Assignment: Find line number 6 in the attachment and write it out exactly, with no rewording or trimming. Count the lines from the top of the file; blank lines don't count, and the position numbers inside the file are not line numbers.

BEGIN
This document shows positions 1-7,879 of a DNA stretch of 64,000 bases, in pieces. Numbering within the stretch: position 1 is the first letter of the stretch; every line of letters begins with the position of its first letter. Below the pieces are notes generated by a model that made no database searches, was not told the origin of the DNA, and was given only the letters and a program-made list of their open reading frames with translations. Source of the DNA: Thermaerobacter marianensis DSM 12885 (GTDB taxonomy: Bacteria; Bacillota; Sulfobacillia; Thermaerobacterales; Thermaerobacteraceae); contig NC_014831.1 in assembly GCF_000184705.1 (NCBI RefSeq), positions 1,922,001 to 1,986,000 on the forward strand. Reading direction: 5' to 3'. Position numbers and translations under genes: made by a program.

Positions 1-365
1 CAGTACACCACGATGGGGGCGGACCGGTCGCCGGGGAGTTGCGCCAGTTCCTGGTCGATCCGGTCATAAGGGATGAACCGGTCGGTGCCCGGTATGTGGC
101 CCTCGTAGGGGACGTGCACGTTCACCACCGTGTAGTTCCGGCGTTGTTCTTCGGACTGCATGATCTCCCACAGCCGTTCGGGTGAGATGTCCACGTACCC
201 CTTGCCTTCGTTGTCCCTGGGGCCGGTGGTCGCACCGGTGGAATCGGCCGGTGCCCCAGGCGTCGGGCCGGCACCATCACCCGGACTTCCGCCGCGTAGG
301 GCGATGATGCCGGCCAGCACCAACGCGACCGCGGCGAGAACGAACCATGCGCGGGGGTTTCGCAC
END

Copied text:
301 GCGATGATGCCGGCCAGCACCAACGCGACCGCGGCGAGAACGAACCATGCGCGGGGGTTTCGCAC